Implementation of an Opioid Management Initiative by a State Medicaid Program
AUTHORS: Maria M. Garcia, Michael C. Angelini, Tara Thomas, Kimberly Lenz, Paul Jeffrey
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BACKGROUND: The utilization of prescription opioids has increased over the last 2 decades. Associated with this is the misuse of prescription opioids for nonmedical purposes. Medicaid programs have struggled with developing strategies that balance best practice models, appropriate utilization, and reduction in costs associated with the opioid medication class.
OBJECTIVE: To examine the impact of a 2-year stepwise initiative to reduce utilization and therapy costs of long-acting opioid analgesics (LAOA) by addressing issues of high dose, daily dose, and preferred therapeutic alternatives.
METHODS: Utilization data from the Massachusetts Medicaid pharmacy program for LAOAs were reviewed and compared for 2 time periods. The calendar year prior to the initiative, 2002, was used as a base year and represents a time period when there were no restrictions in place for members to obtain long-acting opioids. The calendar year 2005 was the comparison year representing a time period after the multiple steps of the initiative had been implemented. A retrospective claims-based analysis was performed to determine the impact of restrictions on LAOAs, defined as brand and generic versions of oxycodone ER, morphine ER, methadone, and fentanyl transdermal system. The primary measure was the percentage of change of unique utilizers, paid claims, and average daily dose for each LAOA following the implementation of the opioid management initiative. Secondary measures included a cost analysis. RESULTS: Compared with 2002, the overall number of LAOA unique utilizers declined 17.8% (P < 0.0001), and the overall number of claims declined by 4.1% (P < 0.0001), while Medicaid pharmacy benefit member enrollment remained relatively stable. Average daily dose declined in methadone and morphine ER and increased in oxycodone ER and fentanyl transdermal system. The 2005 overall cost of LAOAs decreased 8.0% compared with the overall cost in 2002. The per-member-per-month (PMPM) cost for opioid users in 2002 was $110.57 ($120.04 when adjusted to 2005 dollars) compared with $123.75 in 2005. In comparison, the overall PMPM for all members in 2002 was $3.52 ($3.82 when adjusted to 2005 dollars) compared with $3.59 in 2005.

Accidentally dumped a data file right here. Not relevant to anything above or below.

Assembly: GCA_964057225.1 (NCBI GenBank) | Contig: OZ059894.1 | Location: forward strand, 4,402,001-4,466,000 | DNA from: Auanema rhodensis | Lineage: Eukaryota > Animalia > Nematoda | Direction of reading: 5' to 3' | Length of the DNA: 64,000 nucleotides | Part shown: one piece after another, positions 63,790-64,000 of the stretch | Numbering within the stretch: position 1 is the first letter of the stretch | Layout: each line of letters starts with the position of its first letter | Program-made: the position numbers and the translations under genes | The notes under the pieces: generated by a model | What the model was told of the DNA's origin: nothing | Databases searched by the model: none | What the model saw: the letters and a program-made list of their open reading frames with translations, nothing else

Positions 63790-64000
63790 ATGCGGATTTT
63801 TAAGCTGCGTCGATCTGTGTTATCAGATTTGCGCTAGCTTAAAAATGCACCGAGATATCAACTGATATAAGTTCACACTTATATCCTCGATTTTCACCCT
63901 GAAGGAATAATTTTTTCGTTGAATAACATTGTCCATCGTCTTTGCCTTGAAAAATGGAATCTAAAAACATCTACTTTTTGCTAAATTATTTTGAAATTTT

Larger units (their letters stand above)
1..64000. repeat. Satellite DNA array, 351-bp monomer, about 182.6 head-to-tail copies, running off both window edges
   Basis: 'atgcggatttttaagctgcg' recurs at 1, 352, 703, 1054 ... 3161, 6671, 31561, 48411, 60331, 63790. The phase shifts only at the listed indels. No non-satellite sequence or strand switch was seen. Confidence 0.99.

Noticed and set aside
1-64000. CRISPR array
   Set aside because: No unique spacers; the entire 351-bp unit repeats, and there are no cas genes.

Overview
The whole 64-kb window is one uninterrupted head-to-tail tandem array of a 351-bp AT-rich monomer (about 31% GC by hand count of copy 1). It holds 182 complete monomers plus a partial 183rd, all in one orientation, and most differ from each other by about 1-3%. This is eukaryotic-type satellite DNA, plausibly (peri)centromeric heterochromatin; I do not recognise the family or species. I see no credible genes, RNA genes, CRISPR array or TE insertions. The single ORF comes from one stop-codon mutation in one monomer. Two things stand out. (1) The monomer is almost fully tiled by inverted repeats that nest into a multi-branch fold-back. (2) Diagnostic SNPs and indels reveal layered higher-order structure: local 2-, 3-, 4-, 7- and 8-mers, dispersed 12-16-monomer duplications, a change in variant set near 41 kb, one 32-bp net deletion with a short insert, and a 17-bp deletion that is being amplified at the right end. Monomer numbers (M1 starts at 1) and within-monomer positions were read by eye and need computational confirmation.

CONCLUSIONS: Our study successfully demonstrated that a state Medicaid program initiative can result in a significant overall decrease in opioid class utilization specifically for the targeted, more costly agents. This was achieved via the implementation of a Therapeutic Class Management multidisciplinary workgroup that established a prior authorization process implementing limits on dose, as well as identified preferred less costly agents. It further facilitated the direct opportunity for pharmacy-prescriber collaboration for LAOA medication management.